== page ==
My wife loves Target First Saturdays at the Brooklyn Museum.  It’s a free evening of art, performance, dance and debate.  The wine is expensive, but since a glass of wine is so well suited to museum gazing, it’s worth the expense.  This Saturday, I used the visit as a chance to experiment a little more with my Fuji XE1 -a camera that I bought for $250 as a supplement to my beloved Leica M9.  

There are times -mostly any situation in low light, where the M9 just isn’t up to the task.  I got the Fuji to fill in whenever my M9 is inadequate.  I’ve also had my mind on shooting black and white lately.  The Leica Monochrom M is on my radar, so until I secure one of those, the Fuji XE1 will be set to black and white most of the time.  

This evening, there was a presentation on natural hair.  More and more African American women are embracing their natural hair these days.  Photographer, Michael July, who recently published a book called “Afro” spoke.  There was also a hairstylist who styled some of the ladies from the audience who had natural hair.  I don’t know the name of the young lady pictured above, but she was beaming with pride after the hairstylist worked her magic.

With Mariah Huq of “Married to Medicine”

We were about halfway through a shoot with Mariah Huq last week when everyone involved sort of realized, it just wasn’t working.  Who was to blame?  Hair? Makeup? Styling? Hell, I’ll even take the blame and say it was the photographer’s fault.  But does it matter?

My father was a bricklayer.  He could absolutely guarantee that he could make a perfect wall or staircase each and every time.  I’m an artist and there’s an element of what I do that isn’t under my control.  Shouldn’t periodic failure be expected?  If art were something repeatable, Michael Jackson would have made another “Thriller” instead making “Invincible”.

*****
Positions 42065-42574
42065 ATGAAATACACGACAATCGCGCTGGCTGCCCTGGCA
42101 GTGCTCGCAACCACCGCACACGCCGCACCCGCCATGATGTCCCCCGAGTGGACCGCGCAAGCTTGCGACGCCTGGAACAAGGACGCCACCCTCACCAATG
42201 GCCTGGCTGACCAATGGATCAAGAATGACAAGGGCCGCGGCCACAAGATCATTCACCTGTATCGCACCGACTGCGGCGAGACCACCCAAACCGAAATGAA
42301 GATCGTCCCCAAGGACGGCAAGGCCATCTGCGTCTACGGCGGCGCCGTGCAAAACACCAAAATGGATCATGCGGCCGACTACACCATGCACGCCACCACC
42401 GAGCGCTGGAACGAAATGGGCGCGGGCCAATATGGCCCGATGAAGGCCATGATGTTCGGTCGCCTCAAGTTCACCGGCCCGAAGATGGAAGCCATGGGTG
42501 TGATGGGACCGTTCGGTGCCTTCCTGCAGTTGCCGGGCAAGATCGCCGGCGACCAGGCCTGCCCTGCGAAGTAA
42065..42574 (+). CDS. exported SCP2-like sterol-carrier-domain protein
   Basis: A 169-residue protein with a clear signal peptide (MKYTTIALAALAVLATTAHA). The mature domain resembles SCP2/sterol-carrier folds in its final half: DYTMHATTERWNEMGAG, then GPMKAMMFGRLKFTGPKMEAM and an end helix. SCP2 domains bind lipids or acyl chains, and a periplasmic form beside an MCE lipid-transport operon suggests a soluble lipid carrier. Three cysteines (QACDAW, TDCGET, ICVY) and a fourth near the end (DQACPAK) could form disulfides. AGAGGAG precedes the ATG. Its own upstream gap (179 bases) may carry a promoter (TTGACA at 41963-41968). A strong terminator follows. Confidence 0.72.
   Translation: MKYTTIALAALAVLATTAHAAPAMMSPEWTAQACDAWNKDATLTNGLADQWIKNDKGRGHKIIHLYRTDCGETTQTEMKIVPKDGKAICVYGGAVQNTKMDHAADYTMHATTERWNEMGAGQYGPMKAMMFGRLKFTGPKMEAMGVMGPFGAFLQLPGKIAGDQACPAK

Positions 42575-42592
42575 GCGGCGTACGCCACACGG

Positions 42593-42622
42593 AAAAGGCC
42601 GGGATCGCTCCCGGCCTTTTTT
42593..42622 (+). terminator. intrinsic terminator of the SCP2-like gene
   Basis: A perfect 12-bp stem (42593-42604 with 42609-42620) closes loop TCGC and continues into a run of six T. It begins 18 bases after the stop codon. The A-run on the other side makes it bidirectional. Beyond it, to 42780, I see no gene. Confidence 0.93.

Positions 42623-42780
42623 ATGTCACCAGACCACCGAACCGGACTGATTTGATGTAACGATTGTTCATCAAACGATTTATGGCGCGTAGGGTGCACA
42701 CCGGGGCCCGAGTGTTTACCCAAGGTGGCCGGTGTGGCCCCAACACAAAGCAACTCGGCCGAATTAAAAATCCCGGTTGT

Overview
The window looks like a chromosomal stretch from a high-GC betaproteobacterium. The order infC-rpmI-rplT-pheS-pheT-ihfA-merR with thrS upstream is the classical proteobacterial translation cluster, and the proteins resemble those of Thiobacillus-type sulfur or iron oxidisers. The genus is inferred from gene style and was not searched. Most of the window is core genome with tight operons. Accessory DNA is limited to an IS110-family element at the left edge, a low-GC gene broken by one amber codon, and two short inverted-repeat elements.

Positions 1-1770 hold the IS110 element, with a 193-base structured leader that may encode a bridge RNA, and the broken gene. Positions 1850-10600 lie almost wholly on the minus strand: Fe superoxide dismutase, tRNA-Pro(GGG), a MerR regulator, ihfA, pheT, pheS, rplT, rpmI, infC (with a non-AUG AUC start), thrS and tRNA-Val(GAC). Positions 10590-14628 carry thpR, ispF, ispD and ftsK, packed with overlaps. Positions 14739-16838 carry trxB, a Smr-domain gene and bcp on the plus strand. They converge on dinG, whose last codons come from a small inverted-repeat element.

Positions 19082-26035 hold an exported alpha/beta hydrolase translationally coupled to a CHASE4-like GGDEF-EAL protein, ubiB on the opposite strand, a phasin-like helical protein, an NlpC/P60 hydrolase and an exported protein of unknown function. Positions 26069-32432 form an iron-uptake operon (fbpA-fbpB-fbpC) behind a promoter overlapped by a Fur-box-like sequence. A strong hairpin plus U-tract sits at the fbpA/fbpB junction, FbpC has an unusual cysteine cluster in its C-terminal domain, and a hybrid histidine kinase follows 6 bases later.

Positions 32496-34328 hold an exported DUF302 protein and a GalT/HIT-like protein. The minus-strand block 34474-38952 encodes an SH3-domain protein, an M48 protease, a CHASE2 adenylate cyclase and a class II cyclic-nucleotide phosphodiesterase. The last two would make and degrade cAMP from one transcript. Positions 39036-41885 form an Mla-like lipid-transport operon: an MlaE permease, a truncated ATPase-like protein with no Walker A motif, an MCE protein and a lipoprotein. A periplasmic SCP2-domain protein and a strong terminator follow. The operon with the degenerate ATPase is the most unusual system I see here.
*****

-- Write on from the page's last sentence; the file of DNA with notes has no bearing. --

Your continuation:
Often, my team and I create something beautiful. Something amazing.  Something that is greater than what we put into it.  Other times, as was the case with Mariah last week, we put our 100% into it, and the art we create is less than our skill and our dedication to the task would suggest it should be.  And at that point, its best to do as we did -cut our losses and call it a day. 

The shoot has been rescheduled for next week were we will once again try to control that which no one can control -the creation of art.

My Jiu Jitsu instructor, Marcelo Garcia being interviewed for a documentary. He’s considered one of the best to ever do jiu jitsu but his response when asked how he feels about having a “gift” for the art of jiu jitsu, his response was interesting.  He said something to the effect of, “I don’t like when people call it a gift because I know how hard I worked for what I have accomplished in my training.”

Linda in Times Square


I shot Linda for a fashion test with stylist Carmen Lilly.  She arrived at my studio at 10am and this image was taken at 8:41, about 15 minutes after the shoot ended.  Long day, but we were both all smiles when it was over.

Save Our School


There’s nothing my wife likes better than a NYC street fair.  And there’s nothing I find less interesting.  This time we found ourselves at a street fair associated with the Tribeca Film Festival.  It was the usual offerings: overpriced face painting, free photo booths alongside corporate logss and free popcorn for those willing to wait on long lines.

About the only thing that was even mildly interesting was a rally to “Save PS 150”.  They sang and they held signs but never actually explained what they needed saving from.  Maybe they were like me and just needed saving from the street fair 😉



I met Erica at BET, where she came to network.  She was rather bold about it.  She spoke to everyone on the set…including me.  I kept her information just in case something came up.  It did.  Within 24 hours I got a call for a stock photo image of a couple kissing for a Zane book cover.  I asked the art designer if I could show her something in a couple of days.  I quickly put together a shoot with Erica and a male model, Robert.  We shot for about 45 minutes and the art director chose the shot for the cover.  I think this makes my 3rd Zane cover.

The image here was taken at Dave and Buster’s in Times Square where Erica met me to receive payment for the shoot, once it was confirmed that the shot was going to be licensed for the cover.